More than a dozen states have laws that either prohibit counties and cities from operating their own broadband internet networks, selling service directly to consumers, or expanding their service behind a prescribed footprint. In 2015, the FCC voted to preempt two of these laws — in Tennessee and North Carolina — but this morning a federal appeals court says the FCC lacks the legal authority to do so. [More]
While Nashville residents await the introduction of Google Fiber, their fellow Tennesseans a couple hours away in Chattanooga will be getting access (if they can afford it) to broadband that’s ten times faster than Google’s top-speed. [More]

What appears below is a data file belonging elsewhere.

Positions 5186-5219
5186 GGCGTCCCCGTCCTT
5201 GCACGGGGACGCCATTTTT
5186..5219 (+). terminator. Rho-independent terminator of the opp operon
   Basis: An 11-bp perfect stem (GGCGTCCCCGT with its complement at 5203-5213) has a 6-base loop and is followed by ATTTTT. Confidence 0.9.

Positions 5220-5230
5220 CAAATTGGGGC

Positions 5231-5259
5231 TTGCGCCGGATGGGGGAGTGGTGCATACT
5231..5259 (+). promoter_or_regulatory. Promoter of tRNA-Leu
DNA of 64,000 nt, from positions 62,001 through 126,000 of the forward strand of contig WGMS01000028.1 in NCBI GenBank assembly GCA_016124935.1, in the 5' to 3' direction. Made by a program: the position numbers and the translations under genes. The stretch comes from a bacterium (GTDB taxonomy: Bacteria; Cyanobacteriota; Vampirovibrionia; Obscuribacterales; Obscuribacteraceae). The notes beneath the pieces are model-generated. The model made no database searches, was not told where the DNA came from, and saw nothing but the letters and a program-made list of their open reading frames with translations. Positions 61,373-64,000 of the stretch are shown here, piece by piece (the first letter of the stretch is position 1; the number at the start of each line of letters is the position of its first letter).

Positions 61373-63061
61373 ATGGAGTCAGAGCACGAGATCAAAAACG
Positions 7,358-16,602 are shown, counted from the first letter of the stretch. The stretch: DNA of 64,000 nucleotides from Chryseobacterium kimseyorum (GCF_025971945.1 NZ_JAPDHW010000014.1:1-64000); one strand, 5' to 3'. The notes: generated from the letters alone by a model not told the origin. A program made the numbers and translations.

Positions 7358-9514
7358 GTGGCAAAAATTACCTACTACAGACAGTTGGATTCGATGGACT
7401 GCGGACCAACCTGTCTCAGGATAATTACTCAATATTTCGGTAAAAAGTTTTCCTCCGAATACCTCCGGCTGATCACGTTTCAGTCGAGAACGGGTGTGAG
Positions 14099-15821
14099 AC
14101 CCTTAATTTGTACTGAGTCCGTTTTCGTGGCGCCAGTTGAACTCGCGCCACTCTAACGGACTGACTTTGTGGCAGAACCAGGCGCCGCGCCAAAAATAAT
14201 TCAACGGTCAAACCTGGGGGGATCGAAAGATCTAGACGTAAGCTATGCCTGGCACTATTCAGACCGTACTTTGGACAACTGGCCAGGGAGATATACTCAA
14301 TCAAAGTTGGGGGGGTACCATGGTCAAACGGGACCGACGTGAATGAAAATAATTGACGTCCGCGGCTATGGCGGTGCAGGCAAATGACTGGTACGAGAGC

Comcast Decides Competing Against Municipal Fiber Is Just Fine, Brings 2 Gbps Service to Chattanooga
While most of us languish away without even a flicker on the horizon of someday getting gigabit speeds or real broadband competition, residents in a handful of cities are lucky enough to have both. This summer, Chattanoogans will join the shortlist of Americans who not only have blazing fast internet, but also a choice of providers.
A Tennessee couple tried to bum-rush the exit of a Walmart with a cart packed with $2000 worth TVs and a computer. When an off-duty police officer showed his badge after the man tried to muscle past the greeter, the would-be five-finger discounter said it was fake and tried to push through. The cop tackled the man and cuffed him. Then it got even better: